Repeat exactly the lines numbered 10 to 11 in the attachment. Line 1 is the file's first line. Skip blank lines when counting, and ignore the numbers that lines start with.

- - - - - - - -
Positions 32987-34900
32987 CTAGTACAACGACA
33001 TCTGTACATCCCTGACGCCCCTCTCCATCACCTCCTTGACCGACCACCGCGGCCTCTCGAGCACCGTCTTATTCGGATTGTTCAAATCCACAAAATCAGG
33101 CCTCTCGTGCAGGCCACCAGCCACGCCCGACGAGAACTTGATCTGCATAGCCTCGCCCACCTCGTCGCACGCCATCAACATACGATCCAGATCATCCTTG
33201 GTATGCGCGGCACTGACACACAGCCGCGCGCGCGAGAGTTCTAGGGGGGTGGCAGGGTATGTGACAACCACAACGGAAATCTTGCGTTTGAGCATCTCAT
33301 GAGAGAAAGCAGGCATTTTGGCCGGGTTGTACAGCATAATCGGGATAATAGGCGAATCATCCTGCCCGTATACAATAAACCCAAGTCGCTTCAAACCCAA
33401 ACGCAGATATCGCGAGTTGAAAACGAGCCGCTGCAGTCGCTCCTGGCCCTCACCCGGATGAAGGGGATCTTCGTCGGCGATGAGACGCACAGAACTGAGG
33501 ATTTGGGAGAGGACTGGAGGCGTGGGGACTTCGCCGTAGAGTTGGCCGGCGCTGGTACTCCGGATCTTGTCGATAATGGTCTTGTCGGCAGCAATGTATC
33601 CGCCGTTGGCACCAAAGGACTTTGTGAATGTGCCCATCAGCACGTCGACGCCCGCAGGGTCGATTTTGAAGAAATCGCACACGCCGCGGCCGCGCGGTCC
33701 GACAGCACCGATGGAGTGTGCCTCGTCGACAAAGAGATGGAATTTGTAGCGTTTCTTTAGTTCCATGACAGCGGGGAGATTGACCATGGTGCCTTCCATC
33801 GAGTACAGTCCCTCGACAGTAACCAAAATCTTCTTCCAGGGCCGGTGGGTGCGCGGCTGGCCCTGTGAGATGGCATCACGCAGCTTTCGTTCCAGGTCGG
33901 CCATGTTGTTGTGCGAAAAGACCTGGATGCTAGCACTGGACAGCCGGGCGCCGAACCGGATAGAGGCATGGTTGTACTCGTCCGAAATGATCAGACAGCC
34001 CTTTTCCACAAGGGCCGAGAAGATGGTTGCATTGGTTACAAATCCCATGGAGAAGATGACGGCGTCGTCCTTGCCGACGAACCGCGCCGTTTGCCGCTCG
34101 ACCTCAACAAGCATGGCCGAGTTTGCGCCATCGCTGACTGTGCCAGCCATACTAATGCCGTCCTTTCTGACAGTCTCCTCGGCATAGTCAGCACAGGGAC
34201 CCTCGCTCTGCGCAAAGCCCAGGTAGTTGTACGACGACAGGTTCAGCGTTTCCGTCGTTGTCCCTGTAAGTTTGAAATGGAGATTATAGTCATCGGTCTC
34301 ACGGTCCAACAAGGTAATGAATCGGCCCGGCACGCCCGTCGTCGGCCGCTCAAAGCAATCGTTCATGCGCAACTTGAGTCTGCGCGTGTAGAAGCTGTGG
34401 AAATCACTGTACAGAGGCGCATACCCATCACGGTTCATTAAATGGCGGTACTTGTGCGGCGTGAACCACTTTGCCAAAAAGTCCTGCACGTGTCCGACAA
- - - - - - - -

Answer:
33701 GACAGCACCGATGGAGTGTGCCTCGTCGACAAAGAGATGGAATTTGTAGCGTTTCTTTAGTTCCATGACAGCGGGGAGATTGACCATGGTGCCTTCCATC
33801 GAGTACAGTCCCTCGACAGTAACCAAAATCTTCTTCCAGGGCCGGTGGGTGCGCGGCTGGCCCTGTGAGATGGCATCACGCAGCTTTCGTTCCAGGTCGG